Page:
Marin County is continuing to see widespread transmission of COVID-19 as health officials ramp up efforts to deal with what promises to become a new pandemic: monkeypox.
“Right now we are in the longest prolonged period of high transmission rates as a county since the start of the pandemic,” Dr. Matt Willis, the Marin County public health officer told Marin supervisors Tuesday, regarding COVID-19.
“We’re now in a high plateau period that is being fueled by the BA.5 subvariant of omicron,” he said. “We’ve had approximately 80 to 100 new cases per day for two months at least.”
Regarding monkeypox, a DNA virus that, until recently, was rarely seen outside the tropical rainforest areas of central and west Africa, Willis said he expects it to be formally designated a pandemic soon.
“I would call it a pandemic,” the health officer said, “because it meets the criteria now. It’s an epidemic in most nations.”
So far, two monkeypox cases have been confirmed in Marin and a third is suspected.
Willis said the estimate of COVID-19 cases, based on both lab tests and home tests reported to the county, is almost certainly an undercount.
“The way we know that is by looking at our wastewater,” he said.
The amount of virus in Marin wastewater is similar to the amount in January, when case counts were three times as high. Now more testing is done at home, which is much less reliably reported to the county.
The increased number of cases is resulting chiefly because the BA.5 variant is more transmissible and can infect people who have been vaccinated or contracted the virus previously. BA.5 currently accounts for between 90% and 100% of Marin’s COVID-19 cases.
Supervisor Damon Connolly said the high rate of transmission coincides with reports from his constituents.
“From what I’m hearing anecdotally in the community is a lot of people are getting it,” Connolly said. “And they’re showing significant symptoms. It’s knocking folks on their proverbial rear ends.”
Willis said the good news is that the number of Marin residents being hospitalized due to COVID-19 has not risen in tandem with the increased transmission.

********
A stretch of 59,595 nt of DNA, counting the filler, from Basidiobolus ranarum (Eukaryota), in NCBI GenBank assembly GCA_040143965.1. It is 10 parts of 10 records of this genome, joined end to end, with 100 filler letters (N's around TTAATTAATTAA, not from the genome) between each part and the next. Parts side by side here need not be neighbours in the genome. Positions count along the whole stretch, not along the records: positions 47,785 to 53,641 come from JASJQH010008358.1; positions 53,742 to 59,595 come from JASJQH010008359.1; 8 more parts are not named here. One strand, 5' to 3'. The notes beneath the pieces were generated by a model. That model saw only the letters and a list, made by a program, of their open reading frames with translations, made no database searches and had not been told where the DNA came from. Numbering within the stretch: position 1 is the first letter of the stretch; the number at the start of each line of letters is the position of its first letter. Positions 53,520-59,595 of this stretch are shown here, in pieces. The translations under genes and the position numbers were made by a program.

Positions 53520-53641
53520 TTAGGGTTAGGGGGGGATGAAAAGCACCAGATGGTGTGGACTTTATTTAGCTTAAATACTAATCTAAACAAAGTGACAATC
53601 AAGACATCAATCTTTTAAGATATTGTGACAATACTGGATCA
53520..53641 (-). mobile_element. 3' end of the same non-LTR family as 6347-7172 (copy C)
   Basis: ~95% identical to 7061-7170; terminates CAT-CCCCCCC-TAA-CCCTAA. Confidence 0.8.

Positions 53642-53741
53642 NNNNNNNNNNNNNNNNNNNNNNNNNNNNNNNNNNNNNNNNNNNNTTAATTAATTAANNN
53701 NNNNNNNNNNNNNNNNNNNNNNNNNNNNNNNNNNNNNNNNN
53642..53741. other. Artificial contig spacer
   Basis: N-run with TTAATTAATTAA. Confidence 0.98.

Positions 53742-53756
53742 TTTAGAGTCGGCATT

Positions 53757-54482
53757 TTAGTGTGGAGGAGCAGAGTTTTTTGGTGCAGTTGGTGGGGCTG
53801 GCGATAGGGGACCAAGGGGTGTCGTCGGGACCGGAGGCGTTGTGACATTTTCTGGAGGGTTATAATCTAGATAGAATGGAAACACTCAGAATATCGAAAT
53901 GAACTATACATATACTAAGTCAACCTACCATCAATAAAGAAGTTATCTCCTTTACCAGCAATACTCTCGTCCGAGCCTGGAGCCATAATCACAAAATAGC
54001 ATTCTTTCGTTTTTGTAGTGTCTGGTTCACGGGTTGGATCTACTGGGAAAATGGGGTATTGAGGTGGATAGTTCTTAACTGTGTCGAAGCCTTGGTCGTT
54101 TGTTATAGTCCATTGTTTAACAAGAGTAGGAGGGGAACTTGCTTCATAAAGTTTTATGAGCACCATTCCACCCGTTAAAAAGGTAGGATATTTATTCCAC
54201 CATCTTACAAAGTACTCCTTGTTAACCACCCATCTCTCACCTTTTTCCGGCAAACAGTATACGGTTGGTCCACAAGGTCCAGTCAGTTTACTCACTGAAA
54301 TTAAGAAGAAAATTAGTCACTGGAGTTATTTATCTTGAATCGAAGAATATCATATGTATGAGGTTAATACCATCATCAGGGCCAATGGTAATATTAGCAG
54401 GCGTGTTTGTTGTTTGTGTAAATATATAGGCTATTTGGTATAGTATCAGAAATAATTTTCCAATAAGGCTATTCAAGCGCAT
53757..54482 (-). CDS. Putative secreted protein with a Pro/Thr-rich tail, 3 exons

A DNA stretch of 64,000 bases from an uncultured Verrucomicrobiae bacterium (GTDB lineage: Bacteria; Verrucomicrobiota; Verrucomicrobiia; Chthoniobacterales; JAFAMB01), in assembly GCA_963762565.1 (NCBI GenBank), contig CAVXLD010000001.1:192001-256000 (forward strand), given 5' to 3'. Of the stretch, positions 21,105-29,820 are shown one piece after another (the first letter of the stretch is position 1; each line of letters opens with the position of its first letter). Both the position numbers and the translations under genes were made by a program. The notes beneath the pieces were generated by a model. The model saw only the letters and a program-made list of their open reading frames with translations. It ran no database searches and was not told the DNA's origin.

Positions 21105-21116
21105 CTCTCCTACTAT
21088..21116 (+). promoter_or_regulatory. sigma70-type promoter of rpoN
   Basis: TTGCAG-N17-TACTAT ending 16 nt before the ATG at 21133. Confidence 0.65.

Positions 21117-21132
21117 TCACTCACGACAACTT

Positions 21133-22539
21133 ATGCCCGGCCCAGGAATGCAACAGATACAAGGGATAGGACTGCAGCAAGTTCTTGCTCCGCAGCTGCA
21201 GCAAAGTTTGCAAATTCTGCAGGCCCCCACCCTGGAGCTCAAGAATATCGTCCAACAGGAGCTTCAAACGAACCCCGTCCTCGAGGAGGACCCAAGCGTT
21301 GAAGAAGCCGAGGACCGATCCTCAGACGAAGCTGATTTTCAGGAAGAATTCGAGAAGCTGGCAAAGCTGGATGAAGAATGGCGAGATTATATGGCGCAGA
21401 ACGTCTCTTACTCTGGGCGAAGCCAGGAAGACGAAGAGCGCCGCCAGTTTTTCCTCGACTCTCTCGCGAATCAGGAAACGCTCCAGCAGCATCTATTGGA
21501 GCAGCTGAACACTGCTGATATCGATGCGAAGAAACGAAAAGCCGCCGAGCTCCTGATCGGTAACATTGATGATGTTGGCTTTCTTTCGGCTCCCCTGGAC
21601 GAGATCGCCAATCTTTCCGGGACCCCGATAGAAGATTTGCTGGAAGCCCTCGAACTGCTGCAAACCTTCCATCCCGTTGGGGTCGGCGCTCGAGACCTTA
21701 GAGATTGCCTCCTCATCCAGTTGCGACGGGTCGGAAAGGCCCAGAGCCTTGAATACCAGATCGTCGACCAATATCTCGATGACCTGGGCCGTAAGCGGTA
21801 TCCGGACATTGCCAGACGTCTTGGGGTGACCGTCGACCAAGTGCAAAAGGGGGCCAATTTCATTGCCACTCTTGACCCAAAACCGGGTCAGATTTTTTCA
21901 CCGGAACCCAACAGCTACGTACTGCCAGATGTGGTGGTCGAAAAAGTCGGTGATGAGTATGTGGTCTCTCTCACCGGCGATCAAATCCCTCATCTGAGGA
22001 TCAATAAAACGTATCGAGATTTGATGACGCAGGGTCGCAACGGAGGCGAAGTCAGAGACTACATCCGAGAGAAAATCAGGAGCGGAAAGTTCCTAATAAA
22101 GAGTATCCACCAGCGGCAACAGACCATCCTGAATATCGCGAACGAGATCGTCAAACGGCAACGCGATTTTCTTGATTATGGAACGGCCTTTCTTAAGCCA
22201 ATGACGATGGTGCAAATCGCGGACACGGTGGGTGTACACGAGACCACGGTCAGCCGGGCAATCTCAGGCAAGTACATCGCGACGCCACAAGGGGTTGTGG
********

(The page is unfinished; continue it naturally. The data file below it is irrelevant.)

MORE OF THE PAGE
“Our rates of hospitalization due to COVID have been relatively stable at around 10 people per day for about two months,” he said.
Willis said a variety of factors have resulted in Marin’s COVID-19 death rate falling dramatically since the early days of the pandemic. Seventy percent of Marin’s total 256 COVID-19 deaths occurred in the first year of the pandemic before vaccines were widely available.
In addition to vaccines preventing infection, home testing has allowed for earlier diagnosis so that inpatient and outpatient treatments, such as Paxlovid, can be administered.
“We’re seeing about one death per week now,” Willis said.
The health officer said that in 2020 there was a one in 10 chance that if a Marin resident over the age of 65 contracted COVID-19 that they would die. Today, there is only a 1% chance of a Marin resident over the age of 65 dying if they catch the disease.
The public health officer said Paxlovid reduces the chance of hospitalization by 89%.
Connolly, however, said he had heard from people who said they had trouble getting COVID-19 treatment through their health care providers. Supervisor Dennis Rodoni asked how people who lack a regular health care provider can access the drug.
Willis said he would like to know which if any health care providers are failing to provide treatment. He said low-income Marin residents can get Paxlovid at any of Marin’s federally qualified health centers, such as the Marin Community Clinics or the Marin City Health and Wellness Center.
If that fails, Willis said people can go to one of the county’s Optum Serve/LHI testing sites.
Marin public health is recommending that residents age 50 and older, as well as those with conditions that place them at heightened risk, get a second vaccine booster shot. And while public health has no plans to reimpose mask mandates, the department is recommending that residents don masks when mixing with large numbers of people indoors.
“A high-quality mask does protect you from being infected,” Willis said, “so carry a mask with you and use your judgment.”
As for monkeypox, Willis said public health is seeking to get more vaccine from the state and working with the Spahr Center to get the word out to the community most at risk: men who have sex with men.
The public health officer said so far the county has received 150 doses of the monkeypox vaccine, “which is not nearly enough.”
Public health has distributed most of what it has received to local health care providers; Kaiser Permanente was given 60 doses. The county has requested 1,000 additional doses.
“We organized a letter that we’re sending this week to the California Department of Public Health signed by a number of key Marin elected officials that back up that ask,” said Adrian Shanker, executive director of the Spahr Center, following Tuesday’s meeting.
“We know that everyone is working with a vaccine shortage but we believe that Marin County deserves a fair allocation of the vaccine,” Shanker said.
Willis said that monkeypox is mainly transmitted through intimate skin-to-skin contact. Symptoms include a rash with lesions, usually in the genital area, as well as fever, headaches, muscle aches and swollen lymph nodes.
Both Willis and Shanker recommend that anyone experiencing symptoms get tested and refrain from sexual contact. People who contract monkeypox can remain infectious for up to a month.